(ix) The mean dobEF is negatively associated with the history of smoking (non-smoker=0, moderate=1, heavy=2) hxofCig (P=0.0261), indicating that the dobEF is lower of the cardiac patients with DSE who have heavy smoking status.

(x) The variance of dobEF is positively associated with the posSE (P=0.0285), indicating that the dobEF variance is higher of the cardiac patients with DSE who have no posSE.

(xi) The dobEF variance is negatively associated with the dobdose (P=0.0015), indicating that the dobEF variance increases as the dobdose decreases.

(xii) The dobEF variance is negatively associated with the baseEF (P<0.001), indicating that the dobEF variance increases as the baseEF decreases. Note that the baseEF variance also satisfies the same association with the dobEF, and also the mean and variance relationships between the baseEF and the dobEF are identical.

Discussion

The present report has identified many determinants of the baseline ejection fraction and also the ejection fraction on dobutamine (Results and interpretation Sections) of UCLA stress echocardiography data. In both cases, the gamma fitted model gives better results than the lognormal (not shown here), so only the gamma model results are displayed herein. One can verify the present results examining the data set given in (http://www.stat.ucla.edu:16080/projects/datasets/cardiacexplanation.html). To the best of our knowledge, most of these derived results (Result and interpretation Sections) are new in hypertension literature with DSE. Specially, all the findings of the variance model are completely new. The present analyses have derived many interaction effects, which focus most probably the real practical situations.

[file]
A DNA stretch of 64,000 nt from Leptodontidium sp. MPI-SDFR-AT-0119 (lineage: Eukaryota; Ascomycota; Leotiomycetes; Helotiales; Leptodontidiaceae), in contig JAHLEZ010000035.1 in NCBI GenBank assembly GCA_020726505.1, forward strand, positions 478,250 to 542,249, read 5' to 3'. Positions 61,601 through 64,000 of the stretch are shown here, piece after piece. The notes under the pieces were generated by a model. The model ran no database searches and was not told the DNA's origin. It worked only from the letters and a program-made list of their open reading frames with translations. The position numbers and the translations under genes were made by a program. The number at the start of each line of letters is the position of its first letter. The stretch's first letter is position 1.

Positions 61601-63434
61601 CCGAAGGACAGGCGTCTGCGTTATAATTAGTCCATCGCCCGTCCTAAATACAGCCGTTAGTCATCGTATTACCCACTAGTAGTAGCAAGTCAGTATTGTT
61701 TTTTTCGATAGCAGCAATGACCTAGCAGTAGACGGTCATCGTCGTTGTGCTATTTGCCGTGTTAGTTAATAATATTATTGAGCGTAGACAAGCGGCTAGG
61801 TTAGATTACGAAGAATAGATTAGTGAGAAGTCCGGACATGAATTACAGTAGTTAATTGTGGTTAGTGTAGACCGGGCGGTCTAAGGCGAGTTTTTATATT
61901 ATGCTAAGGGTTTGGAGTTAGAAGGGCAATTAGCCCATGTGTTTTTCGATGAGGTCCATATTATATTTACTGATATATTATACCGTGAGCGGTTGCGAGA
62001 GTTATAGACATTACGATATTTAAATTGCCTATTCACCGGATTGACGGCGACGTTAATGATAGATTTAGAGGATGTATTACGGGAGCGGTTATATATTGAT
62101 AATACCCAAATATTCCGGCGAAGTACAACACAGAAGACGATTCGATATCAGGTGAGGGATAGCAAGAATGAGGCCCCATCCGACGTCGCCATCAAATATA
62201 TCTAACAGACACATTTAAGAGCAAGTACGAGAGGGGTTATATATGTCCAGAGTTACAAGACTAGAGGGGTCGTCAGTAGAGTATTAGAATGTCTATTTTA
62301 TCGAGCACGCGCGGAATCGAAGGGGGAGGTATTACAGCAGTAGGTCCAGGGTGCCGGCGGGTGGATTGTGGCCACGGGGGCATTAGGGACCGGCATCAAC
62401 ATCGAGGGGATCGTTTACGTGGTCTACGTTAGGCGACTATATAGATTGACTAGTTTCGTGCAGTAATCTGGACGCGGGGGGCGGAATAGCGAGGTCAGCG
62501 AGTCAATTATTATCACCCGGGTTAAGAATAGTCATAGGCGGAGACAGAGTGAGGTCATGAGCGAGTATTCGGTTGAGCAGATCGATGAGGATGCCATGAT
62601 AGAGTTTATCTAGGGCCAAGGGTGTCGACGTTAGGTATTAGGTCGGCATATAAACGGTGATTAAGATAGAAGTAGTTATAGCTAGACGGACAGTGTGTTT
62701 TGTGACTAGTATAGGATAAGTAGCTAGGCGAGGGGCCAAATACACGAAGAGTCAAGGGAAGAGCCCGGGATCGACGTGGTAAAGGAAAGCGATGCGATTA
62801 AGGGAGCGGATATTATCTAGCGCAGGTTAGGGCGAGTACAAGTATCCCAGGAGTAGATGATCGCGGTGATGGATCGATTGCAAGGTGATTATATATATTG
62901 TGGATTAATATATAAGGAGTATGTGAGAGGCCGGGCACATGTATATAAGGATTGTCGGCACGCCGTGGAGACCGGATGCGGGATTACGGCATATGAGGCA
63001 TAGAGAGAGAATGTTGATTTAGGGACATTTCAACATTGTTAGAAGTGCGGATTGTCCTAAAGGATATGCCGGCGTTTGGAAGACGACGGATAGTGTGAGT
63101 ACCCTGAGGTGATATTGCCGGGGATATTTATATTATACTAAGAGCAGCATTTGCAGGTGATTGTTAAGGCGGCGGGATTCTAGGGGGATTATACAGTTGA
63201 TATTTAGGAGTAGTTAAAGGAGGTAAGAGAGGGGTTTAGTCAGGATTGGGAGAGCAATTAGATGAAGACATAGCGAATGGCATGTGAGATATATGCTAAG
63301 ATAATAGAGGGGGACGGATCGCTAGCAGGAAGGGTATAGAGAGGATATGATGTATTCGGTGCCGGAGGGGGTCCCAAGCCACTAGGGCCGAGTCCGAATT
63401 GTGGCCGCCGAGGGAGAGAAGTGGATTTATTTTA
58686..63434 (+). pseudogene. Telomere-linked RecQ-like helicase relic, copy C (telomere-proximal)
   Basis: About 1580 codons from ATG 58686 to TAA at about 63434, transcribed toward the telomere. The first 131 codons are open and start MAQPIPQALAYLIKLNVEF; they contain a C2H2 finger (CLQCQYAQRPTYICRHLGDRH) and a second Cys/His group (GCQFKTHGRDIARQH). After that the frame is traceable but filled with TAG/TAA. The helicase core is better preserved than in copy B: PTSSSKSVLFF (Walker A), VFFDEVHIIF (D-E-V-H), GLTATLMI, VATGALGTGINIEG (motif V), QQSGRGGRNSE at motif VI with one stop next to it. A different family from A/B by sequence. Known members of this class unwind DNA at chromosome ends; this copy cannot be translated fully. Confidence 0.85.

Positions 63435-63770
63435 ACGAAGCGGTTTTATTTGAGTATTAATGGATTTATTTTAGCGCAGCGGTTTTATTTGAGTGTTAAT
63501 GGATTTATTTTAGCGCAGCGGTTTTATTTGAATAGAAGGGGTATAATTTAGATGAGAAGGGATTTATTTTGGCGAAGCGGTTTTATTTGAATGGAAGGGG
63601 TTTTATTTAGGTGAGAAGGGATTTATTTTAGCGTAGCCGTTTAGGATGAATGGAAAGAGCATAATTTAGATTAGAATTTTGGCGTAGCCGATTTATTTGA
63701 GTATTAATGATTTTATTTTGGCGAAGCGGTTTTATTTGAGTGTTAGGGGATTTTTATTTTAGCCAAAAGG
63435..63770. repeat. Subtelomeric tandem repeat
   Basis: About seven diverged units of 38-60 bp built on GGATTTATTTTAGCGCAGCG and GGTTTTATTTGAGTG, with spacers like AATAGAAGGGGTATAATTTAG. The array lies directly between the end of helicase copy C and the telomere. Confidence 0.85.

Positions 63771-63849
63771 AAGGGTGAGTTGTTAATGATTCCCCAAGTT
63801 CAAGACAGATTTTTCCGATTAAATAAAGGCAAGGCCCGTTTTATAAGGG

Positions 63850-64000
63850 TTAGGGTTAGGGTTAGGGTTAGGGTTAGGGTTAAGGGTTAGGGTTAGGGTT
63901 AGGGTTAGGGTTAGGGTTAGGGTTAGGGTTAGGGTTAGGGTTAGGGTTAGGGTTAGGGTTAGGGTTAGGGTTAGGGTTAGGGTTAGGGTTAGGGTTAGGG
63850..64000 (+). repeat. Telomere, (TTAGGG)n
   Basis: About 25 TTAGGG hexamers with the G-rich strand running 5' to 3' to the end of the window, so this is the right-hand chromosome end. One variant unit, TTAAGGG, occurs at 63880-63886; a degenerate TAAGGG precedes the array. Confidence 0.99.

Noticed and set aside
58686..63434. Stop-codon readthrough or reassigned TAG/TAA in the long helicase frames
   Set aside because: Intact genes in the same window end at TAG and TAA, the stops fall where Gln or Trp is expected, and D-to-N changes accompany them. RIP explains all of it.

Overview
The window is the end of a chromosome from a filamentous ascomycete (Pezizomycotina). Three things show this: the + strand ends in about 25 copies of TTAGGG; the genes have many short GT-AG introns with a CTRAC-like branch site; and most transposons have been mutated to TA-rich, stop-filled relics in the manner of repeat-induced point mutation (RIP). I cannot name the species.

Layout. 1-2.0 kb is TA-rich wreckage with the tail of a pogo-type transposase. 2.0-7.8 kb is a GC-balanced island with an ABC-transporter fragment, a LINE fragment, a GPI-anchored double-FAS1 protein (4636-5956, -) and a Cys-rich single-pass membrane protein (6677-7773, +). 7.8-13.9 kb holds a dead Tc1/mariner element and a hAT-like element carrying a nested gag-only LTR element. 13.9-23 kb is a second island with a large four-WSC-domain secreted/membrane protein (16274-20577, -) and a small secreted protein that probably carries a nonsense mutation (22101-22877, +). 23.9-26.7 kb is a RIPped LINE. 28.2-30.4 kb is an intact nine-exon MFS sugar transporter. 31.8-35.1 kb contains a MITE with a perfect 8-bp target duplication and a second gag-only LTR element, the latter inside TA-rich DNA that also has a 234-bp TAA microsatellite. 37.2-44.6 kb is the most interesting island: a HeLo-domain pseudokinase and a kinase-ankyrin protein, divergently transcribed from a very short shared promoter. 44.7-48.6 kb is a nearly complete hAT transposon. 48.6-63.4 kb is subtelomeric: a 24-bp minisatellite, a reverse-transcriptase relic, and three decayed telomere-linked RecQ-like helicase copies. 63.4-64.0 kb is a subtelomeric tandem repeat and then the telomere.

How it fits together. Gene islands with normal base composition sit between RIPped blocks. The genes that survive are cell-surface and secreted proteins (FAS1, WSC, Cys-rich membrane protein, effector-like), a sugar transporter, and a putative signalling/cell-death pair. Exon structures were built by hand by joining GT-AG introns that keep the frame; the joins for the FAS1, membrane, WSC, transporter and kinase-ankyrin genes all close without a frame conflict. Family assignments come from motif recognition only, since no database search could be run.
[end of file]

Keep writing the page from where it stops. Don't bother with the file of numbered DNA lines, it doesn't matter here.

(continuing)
In the present analyses, it is observed that the some mean predicting parameters of baseEF and dobEF are common (Tables 3 and 4). The common mean predicting parameters of both baseEF and dobEF are sbp, dp, dose, posSE, newPTCA and hxofCig. But their effects are completely different on the dobEF than the baseEF. For example, sbp and posSE are positively associated with the baseEF, while they are inversely associated with dobEF. Similarly, dp, dose and newPTCA are negatively associated with the baseEF, but they are positively associated with the dobEF. Again hxofCig is positive insignificantly associated with the baseEF, while it is negative significantly associated with the dobEF. But for the variance predicting common parameter of both baseEF and dobEF is hxofCABG (Tables 3 and 4), which has the same effect on both the ejection fractions.